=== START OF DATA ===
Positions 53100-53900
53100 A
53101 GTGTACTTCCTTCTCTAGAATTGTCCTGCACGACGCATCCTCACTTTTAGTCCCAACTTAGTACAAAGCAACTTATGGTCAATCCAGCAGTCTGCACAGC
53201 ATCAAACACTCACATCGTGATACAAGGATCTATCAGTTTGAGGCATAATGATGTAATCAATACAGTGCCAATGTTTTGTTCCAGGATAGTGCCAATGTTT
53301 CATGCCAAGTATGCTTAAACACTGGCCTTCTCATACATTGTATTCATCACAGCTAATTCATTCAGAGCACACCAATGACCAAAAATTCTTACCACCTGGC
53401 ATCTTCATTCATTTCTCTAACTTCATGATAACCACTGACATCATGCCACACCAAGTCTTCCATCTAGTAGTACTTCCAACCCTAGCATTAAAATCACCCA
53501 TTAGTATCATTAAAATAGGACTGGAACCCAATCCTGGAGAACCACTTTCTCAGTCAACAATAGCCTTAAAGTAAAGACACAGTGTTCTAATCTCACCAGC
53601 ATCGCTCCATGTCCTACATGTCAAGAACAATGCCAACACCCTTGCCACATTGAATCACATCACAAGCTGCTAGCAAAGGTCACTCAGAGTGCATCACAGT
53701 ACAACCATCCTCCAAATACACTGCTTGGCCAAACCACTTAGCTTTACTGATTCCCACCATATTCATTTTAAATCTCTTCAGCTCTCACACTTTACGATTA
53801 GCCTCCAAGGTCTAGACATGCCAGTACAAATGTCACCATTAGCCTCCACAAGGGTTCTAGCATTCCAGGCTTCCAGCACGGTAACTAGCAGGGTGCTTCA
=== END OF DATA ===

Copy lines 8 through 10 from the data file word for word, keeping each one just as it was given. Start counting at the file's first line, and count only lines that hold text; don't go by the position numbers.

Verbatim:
53601 ATCGCTCCATGTCCTACATGTCAAGAACAATGCCAACACCCTTGCCACATTGAATCACATCACAAGCTGCTAGCAAAGGTCACTCAGAGTGCATCACAGT
53701 ACAACCATCCTCCAAATACACTGCTTGGCCAAACCACTTAGCTTTACTGATTCCCACCATATTCATTTTAAATCTCTTCAGCTCTCACACTTTACGATTA
53801 GCCTCCAAGGTCTAGACATGCCAGTACAAATGTCACCATTAGCCTCCACAAGGGTTCTAGCATTCCAGGCTTCCAGCACGGTAACTAGCAGGGTGCTTCA